On 23rd February, The Diplomat carried an article analysing the 2017 case where Chinese telecoms manufacturer ZTE was hit by US sanctions.  It was assessed a $1.19 billion penalty for illegal exports to Iran and North Korea, amounting to the largest civil penalty ever assessed for violation of the US Export Administration Regulations (EAR). The article says that ultimately, ZTE paid $892 million dollars to US enforcement agencies, including the Bureau for Industrial Security (BIS) and the Department of Justice (DoJ). The penalty was especially harsh because ZTE was found to have attempted to obstruct the investigation.  The article asks, what are the important lessons for multinationals — other than don’t break the law and don’t obstruct justice?  It says there are 3 –

  • US sanctions and export controls have far-reaching jurisdiction and can disrupt global value chains, inflicting collateral damage on a host of innocent parties;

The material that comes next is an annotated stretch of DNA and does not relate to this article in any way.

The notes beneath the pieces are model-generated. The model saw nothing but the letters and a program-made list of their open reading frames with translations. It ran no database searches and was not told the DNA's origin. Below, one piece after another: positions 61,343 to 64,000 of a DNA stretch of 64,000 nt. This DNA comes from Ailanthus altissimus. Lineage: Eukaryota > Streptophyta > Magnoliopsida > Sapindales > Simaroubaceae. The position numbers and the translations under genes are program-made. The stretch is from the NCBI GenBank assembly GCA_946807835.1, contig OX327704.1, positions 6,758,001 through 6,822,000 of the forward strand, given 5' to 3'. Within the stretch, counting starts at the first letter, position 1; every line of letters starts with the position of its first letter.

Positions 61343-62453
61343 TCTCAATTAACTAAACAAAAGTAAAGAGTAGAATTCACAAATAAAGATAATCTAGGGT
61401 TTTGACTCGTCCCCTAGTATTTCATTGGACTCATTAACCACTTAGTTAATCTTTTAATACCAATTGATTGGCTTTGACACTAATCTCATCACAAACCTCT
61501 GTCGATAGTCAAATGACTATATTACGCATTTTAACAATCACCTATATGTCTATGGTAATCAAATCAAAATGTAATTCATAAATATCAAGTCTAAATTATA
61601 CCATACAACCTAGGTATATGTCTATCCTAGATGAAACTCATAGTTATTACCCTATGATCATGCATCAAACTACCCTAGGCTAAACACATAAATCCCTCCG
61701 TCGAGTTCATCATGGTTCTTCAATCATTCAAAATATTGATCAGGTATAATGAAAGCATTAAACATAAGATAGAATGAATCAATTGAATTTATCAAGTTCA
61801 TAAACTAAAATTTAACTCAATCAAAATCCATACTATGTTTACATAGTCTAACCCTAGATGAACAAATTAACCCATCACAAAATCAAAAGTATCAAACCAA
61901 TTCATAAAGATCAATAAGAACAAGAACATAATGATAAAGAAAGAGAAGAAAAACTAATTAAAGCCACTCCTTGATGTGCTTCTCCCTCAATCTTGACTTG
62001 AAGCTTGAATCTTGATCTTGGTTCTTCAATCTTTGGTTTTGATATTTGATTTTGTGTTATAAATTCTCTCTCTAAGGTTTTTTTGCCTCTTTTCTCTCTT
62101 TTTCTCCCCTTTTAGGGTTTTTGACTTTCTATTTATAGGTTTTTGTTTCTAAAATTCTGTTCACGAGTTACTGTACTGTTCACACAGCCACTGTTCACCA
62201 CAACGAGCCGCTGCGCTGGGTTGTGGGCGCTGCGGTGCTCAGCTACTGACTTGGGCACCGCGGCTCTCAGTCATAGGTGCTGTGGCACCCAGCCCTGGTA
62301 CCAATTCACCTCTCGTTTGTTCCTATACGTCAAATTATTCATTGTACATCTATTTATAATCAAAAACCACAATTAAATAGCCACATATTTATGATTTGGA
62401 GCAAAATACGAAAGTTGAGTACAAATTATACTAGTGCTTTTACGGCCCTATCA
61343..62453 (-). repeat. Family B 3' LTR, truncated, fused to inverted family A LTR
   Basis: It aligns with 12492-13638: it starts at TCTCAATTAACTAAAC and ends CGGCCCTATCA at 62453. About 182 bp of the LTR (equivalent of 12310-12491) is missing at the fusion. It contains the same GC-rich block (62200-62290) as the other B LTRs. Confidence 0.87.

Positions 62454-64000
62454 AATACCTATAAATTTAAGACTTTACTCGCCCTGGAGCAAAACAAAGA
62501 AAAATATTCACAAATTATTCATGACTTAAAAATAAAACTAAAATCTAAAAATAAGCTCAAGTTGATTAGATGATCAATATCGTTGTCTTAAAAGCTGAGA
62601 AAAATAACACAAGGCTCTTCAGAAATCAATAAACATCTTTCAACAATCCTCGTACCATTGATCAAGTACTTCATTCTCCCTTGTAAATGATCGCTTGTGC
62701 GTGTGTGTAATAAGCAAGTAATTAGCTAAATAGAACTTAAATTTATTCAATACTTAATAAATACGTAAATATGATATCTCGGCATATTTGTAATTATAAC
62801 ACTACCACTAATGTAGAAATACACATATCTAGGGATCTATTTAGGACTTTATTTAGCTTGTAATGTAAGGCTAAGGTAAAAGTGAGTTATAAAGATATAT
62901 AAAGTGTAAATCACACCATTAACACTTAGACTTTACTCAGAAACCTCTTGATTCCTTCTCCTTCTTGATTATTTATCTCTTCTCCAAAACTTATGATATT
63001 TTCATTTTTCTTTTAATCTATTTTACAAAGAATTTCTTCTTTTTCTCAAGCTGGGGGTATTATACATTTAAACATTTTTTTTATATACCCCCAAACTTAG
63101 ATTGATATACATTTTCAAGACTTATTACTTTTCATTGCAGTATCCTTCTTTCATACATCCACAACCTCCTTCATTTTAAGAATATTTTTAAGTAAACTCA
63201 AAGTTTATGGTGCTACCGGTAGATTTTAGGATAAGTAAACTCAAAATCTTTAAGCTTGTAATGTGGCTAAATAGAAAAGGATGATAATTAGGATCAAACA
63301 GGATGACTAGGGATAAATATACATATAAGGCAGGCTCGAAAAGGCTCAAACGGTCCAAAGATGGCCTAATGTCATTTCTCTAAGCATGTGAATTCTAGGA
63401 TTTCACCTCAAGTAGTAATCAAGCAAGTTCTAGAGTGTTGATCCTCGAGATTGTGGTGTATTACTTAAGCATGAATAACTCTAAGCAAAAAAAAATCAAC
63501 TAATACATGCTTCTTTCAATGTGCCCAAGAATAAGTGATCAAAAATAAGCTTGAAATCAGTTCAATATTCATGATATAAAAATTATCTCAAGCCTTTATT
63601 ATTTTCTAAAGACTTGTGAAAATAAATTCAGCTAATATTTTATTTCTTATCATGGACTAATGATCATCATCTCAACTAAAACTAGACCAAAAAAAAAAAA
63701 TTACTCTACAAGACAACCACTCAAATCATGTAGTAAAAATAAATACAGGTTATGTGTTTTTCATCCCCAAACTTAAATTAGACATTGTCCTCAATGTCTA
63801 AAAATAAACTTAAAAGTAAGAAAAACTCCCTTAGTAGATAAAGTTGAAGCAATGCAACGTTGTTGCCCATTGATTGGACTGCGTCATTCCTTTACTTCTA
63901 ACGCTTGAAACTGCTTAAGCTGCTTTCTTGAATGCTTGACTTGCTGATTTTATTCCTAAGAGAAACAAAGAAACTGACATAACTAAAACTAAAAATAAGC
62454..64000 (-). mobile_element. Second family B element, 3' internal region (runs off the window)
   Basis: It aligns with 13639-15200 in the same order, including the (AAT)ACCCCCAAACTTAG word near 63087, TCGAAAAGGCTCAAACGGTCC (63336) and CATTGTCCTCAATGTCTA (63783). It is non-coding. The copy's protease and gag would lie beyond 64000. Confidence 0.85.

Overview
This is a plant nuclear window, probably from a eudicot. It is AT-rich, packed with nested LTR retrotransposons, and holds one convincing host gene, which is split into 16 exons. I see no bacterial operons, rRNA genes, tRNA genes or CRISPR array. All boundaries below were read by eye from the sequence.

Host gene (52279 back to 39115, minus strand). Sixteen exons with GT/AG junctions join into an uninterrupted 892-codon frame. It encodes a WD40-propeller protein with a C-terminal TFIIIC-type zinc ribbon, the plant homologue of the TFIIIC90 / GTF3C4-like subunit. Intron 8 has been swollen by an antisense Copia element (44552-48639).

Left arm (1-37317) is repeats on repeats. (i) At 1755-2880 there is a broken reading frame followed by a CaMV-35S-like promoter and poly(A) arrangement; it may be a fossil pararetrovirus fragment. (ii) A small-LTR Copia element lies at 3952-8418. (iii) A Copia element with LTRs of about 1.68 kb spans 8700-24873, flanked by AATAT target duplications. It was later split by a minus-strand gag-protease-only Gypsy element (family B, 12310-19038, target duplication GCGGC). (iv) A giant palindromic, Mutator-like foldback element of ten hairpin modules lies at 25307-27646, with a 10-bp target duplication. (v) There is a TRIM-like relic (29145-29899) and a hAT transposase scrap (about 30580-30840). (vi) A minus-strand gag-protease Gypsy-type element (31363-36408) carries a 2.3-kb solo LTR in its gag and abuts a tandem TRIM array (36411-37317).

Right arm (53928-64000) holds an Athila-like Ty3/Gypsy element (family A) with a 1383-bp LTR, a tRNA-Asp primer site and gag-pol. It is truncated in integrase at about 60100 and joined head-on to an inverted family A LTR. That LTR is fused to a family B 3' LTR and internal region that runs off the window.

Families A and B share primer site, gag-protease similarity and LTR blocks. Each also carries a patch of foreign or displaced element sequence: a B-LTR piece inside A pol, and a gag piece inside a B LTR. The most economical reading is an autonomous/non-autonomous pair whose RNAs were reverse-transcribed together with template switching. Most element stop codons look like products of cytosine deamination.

• “national security” sensitivities are on the rise, and Washington is gearing up for an aggressive campaign of sanctions and stringent export licensing requirements; and
  • technology has become both an enabler and a disrupter, bringing a further expansion of “controlled item” lists — which means more penalties can be expected.

Author: raytodd2017

Chartered Legal Executive and former senior manager with Isle of Man Customs and Excise, where I was (amongst other things) Sanctions Officer (for UN/EU sanctions), Export Licensing Officer and Manager of the Legal-Library & Collectorate Support Section

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